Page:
Point Judith fishermen optimistic as Northeast Canyons and Seamounts Marine National Monument restrictions ease

Removal of restrictions for an underwater national park sealed off from commercial fishing trawlers and lobstermen will now provide a bonanza of opportunities for fishing boats in Point Judith, said Fred Mattera, advocate for commercial fishing. According to Mattera, executive director of the Commercial Fisheries Center of Rhode Island, this once lucrative fishing spot will now again enable them to bring back large hauls to be sold to for restaurants, grocery stores and ingredients for other foods. Last Friday President Trump removed those restrictions and opened the area once more to fishing, but the decision has produced an outcry from various environmental groups warning of the potential destruction to unique marine life. >click to read< 14:49

Trump Rights a Wrong by Opening Marine Monument to Commercial Fishing

President Trump used the occasion of a visit to Maine last week to do right by an industry that hasn’t had much good news lately when he reopened to commercial fishing nearly 5,000 square miles of ocean south of New England that President Barack Obama closed in 2016. Stay tuned. In the process of righting a wrong,,, Obama created the area, known as the Northeast Canyons and Seamounts Marine National Monument, just a few months before he left office. He portrayed the monument, the only one in the Atlantic, as a hedge against climate change.,,, Obama also >considered the area around Cashes Ledge<, 80 miles off Rockland, for monument status, which would have been devastating for Maine fishermen. Ultimately, he took a pass, but environmentalists have not given up on the idea. By Jerry Fraser,  >click to read< 08:00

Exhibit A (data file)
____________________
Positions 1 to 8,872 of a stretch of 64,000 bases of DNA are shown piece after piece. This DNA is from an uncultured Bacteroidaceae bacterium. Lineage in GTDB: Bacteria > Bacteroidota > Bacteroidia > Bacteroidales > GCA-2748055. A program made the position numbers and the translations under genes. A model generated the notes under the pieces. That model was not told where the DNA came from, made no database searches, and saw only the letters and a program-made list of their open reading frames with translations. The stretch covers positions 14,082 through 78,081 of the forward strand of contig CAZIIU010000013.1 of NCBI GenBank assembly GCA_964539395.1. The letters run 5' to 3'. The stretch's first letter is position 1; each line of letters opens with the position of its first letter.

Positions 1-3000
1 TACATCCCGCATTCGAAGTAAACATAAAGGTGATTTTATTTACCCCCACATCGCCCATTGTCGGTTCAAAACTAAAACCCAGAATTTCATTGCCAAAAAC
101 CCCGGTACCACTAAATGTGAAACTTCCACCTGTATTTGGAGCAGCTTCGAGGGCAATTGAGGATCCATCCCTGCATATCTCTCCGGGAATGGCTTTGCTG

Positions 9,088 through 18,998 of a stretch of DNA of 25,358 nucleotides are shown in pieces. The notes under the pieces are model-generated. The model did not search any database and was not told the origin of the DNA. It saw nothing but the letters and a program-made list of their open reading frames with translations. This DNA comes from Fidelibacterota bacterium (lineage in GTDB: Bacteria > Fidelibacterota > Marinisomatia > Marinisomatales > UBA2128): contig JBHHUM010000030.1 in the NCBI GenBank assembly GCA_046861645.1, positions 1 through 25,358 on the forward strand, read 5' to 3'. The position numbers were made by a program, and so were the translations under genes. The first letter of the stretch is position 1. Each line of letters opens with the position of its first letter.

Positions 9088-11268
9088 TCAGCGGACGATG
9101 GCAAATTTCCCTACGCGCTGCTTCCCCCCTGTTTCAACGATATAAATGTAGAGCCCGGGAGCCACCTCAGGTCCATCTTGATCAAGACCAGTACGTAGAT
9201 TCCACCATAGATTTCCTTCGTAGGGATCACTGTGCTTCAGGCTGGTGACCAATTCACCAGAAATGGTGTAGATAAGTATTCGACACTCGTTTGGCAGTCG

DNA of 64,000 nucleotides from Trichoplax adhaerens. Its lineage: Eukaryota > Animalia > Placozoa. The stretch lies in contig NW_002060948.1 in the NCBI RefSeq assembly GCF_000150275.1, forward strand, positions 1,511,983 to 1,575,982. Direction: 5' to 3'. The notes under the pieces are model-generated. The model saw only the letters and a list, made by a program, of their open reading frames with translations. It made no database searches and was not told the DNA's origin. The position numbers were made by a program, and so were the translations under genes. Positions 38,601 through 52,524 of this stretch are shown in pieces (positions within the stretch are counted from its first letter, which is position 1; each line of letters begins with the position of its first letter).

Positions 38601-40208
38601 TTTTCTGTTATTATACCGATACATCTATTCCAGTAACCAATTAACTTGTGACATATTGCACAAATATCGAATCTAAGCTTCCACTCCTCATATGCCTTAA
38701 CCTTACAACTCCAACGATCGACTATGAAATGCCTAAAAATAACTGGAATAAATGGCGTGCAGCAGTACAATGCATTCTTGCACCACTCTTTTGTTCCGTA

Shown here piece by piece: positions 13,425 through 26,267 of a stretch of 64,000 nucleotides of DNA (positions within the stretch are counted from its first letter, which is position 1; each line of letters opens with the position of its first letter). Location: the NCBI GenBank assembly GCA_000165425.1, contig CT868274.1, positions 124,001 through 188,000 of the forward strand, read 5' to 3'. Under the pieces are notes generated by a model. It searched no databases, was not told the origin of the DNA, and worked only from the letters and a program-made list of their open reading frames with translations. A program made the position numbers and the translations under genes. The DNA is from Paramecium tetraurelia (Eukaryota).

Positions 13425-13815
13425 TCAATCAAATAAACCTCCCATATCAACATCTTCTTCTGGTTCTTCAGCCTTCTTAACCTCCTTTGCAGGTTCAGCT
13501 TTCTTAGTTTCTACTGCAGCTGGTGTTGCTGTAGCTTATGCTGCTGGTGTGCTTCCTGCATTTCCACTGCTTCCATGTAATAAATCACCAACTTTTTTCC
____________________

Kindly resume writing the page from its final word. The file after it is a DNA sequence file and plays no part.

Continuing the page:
President Donald J Trump:“We are reopening the Northeast Canyons to commercial fishing”, Threatens New EU, China Tariffs Over Maine Lobster

President Trump on Friday announced that he will reopen the Northeast Canyons and Seamounts Marine National Monument off the coast of Massachusetts for commercial fishing. “We’re opening it today. We’re undoing his executive order,””We are reopening the Northeast Canyons and the Seamounts Marine Region to commercial fishing.” >click to read<

Remarks By President Trump In A Roundtable On Supporting America’s Commercial Fishermen >click to read<

Trump Threatens New EU, China Tariffs Over Lobster in Maine Trip – President Donald Trump threatened to impose tariffs on cars made in the European Union and on unspecified Chinese products unless the two regions reduce their duties on U.S. lobster, during a visit to Maine where he plans to lift Obama-era fishing restrictions. “If the European Union doesn’t drop that tariff immediately, we’re going to put a tariff on their cars, which would be equivalent,” Trump said in a roundtable event in Bangor, Maine, with commercial fishermen and the state’s former Republican governor, Paul LePage. “It’ll be the equivalent, plus,” he added. >click to read< 15:51

CARES Act : Maine’s cut of $300 million in federal seafood industry funding is nation’s fifth-highest.

Maine is in line to get $20 million to help its battered seafood industry weather the COVID-19 storm. The award, announced Thursday by U.S. Sen. Susan Collins, R-Maine, comes out of the $300 million in federal funding included in the CARES Act to help the U.S. fishing industry survive the economic losses associated with the coronavirus pandemic. Maine’s award was the fifth-highest out of 31 states. Commissioner Patrick Keliher said Thursday that he was only just learning about the award and would not be making any comments about distribution plans, , or priorities, until he received specific guidance from the NOAA. >click to read< 13:44

Trump signs $2T coronavirus relief package to help American workers and businesses

President Trump on Friday signed a bipartisan $2 trillion economic relief package aimed at helping American workers and businesses impacted by the coronavirus pandemic. The bill includes $1,200 one-time payments to many Americans; sets up a $500 billion corporate liquidity fund to help struggling industries like airlines; allocated $377 billion for aid to small businesses; and boosts the maximum unemployment benefit by $600 per week for four months, among other provisions. Trump signed the legislation hours after it passed the House, thanking Republicans and Democrats “for coming together, setting aside their differences and putting America first” with the legislation. >click to read< 06:52

Coronavirus: Letter from 200+ US seafood industry stakeholders to Trump Administration